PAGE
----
What a gentle and haunting book. Even now, a while after I’ve finished it, I can still hear the wind whispering over the trees and grass singing its melody…
The town of Near is a small one, surrounded by the vast grasslands of the moor. Nothing is amiss, until one night, children short to disappear from their beds at night, and no one can figure out why. Lexi knows that her younger sister may be taken, so while the town is off chasing the wrong suspect, she takes it upon herself to find the missing children. But the answer is elusive and mysterious, and how do you get people to believe you if the culprit is no more than a fairy tale?
To me, the best part about this book was its atmosphere. Yes, the plot and characters were well-written, but it’s the setting and prose that truly shines. A lot of the book takes place at night, and the descriptions of the moor under the moonlight were so vivid and chilling that it seemed to become one of my own memories. I’m not usually frightened by books, but the hypnotic melody of the wind and the gnarled knots of the forest gave me goosebumps. Schwab has crafted such a setting that if I close my eyes, I can almost feel as if I’m standing in the town of Near. And that is a great gift of writing.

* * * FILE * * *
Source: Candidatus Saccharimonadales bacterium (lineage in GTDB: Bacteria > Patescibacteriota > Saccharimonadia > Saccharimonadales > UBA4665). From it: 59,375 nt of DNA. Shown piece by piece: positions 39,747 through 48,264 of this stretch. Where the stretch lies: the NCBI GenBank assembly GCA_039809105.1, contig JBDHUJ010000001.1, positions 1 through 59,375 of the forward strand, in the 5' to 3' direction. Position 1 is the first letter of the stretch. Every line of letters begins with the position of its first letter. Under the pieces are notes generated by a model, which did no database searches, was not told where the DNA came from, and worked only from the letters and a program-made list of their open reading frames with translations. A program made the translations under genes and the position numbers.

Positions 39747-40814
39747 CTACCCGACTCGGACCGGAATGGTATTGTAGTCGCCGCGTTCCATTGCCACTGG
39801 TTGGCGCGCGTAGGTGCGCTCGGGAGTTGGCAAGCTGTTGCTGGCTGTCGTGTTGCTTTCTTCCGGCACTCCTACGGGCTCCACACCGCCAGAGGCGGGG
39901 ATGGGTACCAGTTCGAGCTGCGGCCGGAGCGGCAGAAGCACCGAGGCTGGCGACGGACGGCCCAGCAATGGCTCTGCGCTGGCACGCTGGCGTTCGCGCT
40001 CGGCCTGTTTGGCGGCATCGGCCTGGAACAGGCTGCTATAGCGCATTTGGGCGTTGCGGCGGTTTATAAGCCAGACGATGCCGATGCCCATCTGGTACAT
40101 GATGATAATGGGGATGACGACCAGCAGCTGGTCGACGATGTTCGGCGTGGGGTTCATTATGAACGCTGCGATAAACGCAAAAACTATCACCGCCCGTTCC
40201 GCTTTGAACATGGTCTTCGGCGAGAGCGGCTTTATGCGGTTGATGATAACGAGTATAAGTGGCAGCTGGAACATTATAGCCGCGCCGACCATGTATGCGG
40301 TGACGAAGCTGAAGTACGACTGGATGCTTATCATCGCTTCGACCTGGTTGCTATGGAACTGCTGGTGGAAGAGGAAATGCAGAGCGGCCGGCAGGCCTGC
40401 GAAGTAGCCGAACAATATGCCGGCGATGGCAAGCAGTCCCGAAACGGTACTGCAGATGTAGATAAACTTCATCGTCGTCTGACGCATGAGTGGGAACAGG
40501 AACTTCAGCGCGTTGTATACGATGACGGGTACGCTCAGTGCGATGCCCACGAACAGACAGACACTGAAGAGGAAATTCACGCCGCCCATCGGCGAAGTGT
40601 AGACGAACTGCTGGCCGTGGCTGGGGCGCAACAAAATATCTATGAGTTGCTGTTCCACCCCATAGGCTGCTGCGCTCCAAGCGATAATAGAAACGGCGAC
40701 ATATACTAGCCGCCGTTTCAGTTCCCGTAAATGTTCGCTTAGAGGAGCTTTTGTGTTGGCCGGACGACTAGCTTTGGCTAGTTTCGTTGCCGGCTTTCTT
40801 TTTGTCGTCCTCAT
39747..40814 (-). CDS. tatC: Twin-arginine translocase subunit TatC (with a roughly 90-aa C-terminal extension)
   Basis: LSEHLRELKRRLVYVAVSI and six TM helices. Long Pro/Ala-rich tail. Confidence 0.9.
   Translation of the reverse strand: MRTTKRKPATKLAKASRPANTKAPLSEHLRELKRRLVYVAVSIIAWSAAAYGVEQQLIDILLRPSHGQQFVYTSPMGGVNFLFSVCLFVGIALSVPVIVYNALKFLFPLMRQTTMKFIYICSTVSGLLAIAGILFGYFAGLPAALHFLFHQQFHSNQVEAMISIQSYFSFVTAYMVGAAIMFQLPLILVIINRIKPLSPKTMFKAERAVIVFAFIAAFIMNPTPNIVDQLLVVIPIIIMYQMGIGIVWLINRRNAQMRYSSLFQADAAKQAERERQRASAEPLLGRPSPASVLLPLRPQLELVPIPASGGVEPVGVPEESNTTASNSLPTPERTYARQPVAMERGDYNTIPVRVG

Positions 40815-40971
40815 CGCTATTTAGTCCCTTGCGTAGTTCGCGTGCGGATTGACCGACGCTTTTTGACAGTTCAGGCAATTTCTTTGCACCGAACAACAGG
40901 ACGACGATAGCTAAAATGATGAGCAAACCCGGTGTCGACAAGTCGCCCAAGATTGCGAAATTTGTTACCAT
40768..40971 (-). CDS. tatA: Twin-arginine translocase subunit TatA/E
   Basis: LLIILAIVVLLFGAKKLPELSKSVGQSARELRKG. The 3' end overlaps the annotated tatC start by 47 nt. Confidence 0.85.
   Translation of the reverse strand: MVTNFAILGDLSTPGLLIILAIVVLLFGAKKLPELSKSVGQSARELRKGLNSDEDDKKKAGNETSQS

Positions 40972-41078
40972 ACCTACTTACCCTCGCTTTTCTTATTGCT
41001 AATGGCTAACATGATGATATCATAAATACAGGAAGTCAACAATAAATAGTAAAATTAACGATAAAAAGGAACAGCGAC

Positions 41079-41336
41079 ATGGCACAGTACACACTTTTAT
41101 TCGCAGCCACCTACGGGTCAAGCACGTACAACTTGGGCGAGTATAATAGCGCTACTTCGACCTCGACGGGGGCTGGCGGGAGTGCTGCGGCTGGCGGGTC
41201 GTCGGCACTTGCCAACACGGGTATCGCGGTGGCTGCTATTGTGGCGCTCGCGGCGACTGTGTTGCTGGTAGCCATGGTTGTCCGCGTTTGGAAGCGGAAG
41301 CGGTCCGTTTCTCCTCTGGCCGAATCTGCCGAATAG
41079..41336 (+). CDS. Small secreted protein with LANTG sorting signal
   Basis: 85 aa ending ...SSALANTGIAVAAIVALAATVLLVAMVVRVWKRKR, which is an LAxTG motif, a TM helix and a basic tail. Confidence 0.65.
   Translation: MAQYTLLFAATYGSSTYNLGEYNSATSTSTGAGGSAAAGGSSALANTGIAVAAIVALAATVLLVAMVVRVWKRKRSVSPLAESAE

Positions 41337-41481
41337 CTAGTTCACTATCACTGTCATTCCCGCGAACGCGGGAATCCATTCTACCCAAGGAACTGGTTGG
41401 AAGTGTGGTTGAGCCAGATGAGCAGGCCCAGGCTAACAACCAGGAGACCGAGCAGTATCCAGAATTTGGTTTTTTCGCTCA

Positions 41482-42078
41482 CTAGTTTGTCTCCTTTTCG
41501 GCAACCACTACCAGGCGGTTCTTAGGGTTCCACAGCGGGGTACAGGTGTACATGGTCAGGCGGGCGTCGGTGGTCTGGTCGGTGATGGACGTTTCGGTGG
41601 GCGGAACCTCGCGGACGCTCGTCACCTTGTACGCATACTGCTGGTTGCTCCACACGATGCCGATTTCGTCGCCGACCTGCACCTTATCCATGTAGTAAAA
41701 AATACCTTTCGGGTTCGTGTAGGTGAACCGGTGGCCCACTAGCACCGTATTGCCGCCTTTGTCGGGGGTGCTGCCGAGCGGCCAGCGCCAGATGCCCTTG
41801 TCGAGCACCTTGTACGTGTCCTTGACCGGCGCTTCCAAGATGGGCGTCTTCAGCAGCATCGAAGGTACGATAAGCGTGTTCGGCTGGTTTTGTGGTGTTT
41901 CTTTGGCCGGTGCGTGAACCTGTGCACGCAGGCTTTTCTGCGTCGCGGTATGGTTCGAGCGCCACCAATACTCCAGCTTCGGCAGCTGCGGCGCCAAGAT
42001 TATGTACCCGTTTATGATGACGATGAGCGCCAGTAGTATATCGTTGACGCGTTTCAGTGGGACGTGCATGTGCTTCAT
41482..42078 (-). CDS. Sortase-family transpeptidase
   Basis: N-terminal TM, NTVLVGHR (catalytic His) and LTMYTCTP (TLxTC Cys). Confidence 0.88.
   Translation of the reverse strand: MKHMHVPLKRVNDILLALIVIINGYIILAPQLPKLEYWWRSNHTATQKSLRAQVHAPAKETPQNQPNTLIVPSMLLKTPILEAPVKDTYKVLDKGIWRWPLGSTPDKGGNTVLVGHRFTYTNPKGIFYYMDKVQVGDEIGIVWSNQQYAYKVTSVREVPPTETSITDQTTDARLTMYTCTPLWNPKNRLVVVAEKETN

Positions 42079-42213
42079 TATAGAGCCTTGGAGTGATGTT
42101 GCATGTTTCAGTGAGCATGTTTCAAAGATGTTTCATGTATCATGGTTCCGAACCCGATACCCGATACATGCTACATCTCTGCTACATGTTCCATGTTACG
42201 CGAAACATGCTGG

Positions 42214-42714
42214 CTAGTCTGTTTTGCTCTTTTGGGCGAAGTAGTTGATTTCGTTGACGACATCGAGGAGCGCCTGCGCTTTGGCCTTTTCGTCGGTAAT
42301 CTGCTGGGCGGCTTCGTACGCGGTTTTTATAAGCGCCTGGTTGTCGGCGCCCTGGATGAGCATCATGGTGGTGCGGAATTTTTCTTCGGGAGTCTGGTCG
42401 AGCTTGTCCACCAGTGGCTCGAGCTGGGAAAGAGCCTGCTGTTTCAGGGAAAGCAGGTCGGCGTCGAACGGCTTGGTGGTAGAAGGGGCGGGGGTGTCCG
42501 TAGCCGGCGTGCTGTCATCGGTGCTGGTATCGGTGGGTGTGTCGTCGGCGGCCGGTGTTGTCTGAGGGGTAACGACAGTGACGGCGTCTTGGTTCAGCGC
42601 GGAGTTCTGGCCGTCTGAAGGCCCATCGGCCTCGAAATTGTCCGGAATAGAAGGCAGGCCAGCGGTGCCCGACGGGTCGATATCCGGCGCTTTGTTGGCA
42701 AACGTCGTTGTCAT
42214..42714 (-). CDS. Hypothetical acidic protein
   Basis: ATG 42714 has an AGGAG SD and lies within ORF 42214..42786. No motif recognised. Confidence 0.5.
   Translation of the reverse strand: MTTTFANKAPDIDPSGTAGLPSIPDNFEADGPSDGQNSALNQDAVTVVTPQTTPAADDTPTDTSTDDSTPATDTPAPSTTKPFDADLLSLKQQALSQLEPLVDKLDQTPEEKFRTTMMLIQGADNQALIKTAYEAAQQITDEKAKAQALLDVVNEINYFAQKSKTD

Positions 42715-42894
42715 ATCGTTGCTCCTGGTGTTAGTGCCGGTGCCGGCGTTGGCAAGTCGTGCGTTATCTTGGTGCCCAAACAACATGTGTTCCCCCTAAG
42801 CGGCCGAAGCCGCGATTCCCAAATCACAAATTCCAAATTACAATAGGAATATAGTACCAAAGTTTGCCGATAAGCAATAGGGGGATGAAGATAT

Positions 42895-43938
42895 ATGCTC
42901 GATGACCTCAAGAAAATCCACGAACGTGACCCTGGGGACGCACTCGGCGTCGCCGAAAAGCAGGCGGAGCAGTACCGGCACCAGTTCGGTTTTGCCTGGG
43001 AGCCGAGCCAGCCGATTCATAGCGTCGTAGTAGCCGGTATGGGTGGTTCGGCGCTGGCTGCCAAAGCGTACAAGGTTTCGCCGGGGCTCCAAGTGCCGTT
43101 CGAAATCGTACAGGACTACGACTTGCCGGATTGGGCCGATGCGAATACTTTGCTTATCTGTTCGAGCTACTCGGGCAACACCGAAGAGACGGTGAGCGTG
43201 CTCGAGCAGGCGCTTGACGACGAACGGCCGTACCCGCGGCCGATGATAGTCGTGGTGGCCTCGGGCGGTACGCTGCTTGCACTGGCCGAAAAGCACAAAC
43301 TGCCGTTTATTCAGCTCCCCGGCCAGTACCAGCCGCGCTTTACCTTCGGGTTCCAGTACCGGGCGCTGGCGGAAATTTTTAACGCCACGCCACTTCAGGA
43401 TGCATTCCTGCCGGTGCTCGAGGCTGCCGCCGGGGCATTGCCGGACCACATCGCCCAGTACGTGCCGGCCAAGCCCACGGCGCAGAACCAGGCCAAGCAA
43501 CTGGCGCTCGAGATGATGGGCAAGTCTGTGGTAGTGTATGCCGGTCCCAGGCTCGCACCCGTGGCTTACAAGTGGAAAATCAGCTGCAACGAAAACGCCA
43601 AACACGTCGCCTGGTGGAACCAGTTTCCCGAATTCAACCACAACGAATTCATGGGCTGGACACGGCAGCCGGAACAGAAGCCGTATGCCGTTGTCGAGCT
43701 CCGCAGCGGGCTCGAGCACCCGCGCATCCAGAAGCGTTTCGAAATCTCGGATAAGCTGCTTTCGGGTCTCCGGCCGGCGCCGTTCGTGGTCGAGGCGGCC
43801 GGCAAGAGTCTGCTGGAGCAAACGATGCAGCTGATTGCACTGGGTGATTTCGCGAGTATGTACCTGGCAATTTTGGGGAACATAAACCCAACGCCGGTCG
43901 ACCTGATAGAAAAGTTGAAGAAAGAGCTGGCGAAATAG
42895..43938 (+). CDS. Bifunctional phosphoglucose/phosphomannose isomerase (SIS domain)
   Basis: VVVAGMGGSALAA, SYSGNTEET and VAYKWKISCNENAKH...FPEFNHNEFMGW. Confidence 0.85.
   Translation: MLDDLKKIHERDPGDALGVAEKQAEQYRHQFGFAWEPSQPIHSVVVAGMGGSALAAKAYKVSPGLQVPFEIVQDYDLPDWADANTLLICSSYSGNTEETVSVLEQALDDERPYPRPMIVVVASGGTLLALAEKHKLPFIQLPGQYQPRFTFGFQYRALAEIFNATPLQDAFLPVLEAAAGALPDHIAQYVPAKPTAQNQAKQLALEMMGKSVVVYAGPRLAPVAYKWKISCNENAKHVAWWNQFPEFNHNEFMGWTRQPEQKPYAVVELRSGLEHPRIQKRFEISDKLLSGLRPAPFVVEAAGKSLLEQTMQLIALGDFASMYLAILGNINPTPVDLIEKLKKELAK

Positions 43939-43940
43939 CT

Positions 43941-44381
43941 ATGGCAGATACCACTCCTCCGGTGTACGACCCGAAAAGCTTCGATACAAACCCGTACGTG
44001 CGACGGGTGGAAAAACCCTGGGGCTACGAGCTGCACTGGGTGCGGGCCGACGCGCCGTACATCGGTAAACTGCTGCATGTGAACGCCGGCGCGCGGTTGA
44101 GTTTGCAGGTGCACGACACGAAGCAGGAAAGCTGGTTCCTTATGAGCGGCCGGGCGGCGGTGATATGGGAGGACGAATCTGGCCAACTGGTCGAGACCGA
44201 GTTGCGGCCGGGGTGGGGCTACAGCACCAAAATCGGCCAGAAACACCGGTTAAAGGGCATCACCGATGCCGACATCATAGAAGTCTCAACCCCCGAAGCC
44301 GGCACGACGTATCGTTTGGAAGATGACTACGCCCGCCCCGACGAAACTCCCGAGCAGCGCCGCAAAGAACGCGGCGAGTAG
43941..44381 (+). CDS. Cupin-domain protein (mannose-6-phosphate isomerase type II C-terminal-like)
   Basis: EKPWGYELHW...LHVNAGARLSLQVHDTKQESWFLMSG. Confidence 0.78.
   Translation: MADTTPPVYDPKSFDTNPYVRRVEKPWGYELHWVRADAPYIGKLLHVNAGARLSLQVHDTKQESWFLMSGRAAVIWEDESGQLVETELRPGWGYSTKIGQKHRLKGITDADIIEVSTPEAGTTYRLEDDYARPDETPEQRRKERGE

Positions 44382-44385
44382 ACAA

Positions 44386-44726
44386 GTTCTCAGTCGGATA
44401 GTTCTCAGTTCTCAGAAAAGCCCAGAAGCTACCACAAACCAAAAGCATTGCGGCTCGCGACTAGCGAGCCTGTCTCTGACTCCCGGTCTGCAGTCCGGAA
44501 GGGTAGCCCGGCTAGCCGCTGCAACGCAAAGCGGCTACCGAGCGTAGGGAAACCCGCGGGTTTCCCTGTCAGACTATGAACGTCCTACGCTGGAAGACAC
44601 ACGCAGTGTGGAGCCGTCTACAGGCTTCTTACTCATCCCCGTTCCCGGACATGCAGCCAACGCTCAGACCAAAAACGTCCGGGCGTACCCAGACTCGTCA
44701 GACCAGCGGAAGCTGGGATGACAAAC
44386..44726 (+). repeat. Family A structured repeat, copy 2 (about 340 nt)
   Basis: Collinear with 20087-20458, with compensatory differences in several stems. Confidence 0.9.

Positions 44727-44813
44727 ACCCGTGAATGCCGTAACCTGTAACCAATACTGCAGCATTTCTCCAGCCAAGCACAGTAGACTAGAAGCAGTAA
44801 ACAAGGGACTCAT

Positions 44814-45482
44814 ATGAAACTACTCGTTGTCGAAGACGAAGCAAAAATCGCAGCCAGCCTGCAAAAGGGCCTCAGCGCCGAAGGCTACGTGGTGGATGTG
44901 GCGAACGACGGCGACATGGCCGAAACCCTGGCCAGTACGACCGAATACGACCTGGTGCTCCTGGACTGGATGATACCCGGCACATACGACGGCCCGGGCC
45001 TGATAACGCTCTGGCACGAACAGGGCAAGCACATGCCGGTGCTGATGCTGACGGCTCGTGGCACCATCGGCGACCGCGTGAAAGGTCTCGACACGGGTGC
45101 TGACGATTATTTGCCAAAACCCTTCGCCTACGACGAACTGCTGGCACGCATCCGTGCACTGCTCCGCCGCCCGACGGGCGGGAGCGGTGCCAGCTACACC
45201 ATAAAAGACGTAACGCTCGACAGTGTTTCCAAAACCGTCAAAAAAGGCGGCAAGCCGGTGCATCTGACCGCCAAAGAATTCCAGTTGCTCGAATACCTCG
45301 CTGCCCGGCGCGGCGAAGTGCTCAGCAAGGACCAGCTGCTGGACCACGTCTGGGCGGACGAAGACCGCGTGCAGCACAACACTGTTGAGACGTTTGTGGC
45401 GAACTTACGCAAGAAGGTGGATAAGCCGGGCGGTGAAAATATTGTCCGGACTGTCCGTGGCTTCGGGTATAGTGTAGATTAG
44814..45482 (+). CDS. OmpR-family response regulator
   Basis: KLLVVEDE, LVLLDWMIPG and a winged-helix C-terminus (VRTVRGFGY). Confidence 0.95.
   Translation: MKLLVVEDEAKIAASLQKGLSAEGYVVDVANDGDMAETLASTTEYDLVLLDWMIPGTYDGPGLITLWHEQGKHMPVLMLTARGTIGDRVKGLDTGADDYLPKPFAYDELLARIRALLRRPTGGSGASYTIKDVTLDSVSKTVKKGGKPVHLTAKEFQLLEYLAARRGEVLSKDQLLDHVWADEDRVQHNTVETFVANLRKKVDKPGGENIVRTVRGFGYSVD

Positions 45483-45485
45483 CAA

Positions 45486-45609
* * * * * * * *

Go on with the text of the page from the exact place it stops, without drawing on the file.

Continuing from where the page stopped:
I love Victoria Schwab and I’ve read this author’s later works of writing, like Vicious, The Shades of Magic Series:, The Archived, or This Savage Song before this one. I can definitely see parallels between this novel and her later books, like the semi-elemental magic, the style, and some overlap in characters. (Cole reminded me so much of August, was I the only one?). It’s intriguing to get a glimpse into the author’s mind and to see the inspirations for her later books.
If you haven’t had the pleasure of reading one of her books, I suggest you do so! Any one of them are well-written and gripping. Reading the Near Witch has further cemented Schwab’s place as one of my favorite authors ever, and I highly recommend it!